Duo Play (RPG With Your Bestie) Part 1 - Benefits and Drawbacks
This is part 1 in a series on “duo play.”
I mostly play one-on-one. Some call this a “duo” game and some call it a”solo” game. The GM/DM/Referee is a person who is playing the game, even though they’re not called a “player,” so I do not consider an RPG that has two participants to be a solo game.
I can play with any of my players at any time. If we’re in the same room, we can play normally. If we’re not (like when someone is at work but has a moment), we just type our latest response on Discord, Slack, or Google Hangouts. I regularly play with my wife during walks, chores, meals, waiting in line, sitting at the airport, etc. This is easy because I use a simple ruleset (similar to the GLOG, B/X, Lamentations of the Flame Princess, and other OSR systems.) The whole thing fits on a tiny printout I keep folded in my pocket alongside some miniature dice. I’ll share it at some point.
- Extra room for detail and character exploration without a “spotlight” or any need to spend time focused on forcing character development.
It will naturally happen through decisions, as in any good OSR game, but decisions are completely owned by the player character because there’s no peer pressure or group thinking of any kind.
You’re likely to have a lot of conversation and “intimacy” with one person. Do this with your bestie.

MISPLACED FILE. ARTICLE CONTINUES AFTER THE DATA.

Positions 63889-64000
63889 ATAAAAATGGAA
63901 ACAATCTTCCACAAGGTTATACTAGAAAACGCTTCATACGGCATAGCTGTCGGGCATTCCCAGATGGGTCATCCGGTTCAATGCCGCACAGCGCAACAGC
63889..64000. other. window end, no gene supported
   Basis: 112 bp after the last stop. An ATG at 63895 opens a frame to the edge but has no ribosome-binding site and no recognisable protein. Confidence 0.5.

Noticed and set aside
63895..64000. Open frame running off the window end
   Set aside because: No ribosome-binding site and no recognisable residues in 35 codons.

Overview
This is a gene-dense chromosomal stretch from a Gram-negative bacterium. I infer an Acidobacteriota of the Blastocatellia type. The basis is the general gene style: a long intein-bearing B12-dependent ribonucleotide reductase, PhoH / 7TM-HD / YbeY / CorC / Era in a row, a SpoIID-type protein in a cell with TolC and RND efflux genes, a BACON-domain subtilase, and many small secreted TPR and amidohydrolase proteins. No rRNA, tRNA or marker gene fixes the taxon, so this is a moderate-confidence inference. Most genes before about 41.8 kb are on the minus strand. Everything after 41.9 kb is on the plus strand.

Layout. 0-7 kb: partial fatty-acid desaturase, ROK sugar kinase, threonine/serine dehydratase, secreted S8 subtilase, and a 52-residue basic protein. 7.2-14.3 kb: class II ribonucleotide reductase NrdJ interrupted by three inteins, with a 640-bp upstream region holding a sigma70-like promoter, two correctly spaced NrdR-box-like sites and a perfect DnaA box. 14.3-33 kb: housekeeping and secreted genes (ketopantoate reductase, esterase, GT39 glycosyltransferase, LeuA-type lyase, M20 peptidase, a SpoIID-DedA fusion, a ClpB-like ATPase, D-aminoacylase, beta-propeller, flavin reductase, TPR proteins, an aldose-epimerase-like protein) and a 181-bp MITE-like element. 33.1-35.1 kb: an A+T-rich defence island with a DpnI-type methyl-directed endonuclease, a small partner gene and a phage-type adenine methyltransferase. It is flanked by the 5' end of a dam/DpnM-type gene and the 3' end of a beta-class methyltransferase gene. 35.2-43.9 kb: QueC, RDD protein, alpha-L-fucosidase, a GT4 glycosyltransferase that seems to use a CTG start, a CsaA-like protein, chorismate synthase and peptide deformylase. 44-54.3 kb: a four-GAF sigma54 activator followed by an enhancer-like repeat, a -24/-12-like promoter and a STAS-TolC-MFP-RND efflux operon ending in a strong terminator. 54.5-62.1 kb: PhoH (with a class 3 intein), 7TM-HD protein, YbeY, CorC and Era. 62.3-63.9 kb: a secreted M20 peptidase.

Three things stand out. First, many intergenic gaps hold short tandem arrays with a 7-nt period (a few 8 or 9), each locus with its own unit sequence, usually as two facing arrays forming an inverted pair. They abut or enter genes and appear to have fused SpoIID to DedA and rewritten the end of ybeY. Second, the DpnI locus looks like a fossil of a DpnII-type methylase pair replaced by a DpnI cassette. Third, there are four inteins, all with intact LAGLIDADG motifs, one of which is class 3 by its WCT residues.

Your player will develop a unique playstyle without others influencing it. This tends to result in some particularly creative play. All of my players have been notably more cautious as newbie duo players than as newbie group players. This is wonderful if you like game tension, resource management, etc. I’m particularly excited to try running the Veins of the Earth as a duo game.
- You’re stuck with this person now.
- If you lose one player, the whole campaign is gone. (A campaign and a setting are not the same thing.) I sometimes lose my wife as a player for a week or two at a time, which is a letdown when you get used to expecting a few turns a day. (This can be resolved by either not caring or by running multiple campaigns online with other people.)
- You’re likely to have a lot of conversation and “intimacy” with one person. Don’t do this with randos.
- Your player might be so cautious that they develop analysis paralysis. A single combat turn or a visit to the market can take forever without the live pressure of socializing with a group of people. My wife procrastinates when a decision is hard.
Comparison to Group Play
I’m playing other games with other people, mostly one-on-one. I’m also running a group, in-person game of Hot Springs Island and have run Lady Blackbird with a group as well. Those games are fun, exciting, and often humorous, but they have less tension, excitement, cleverness, and character development than the one-on-one game I play with my wife, even though she’s played in every group game I’ve run.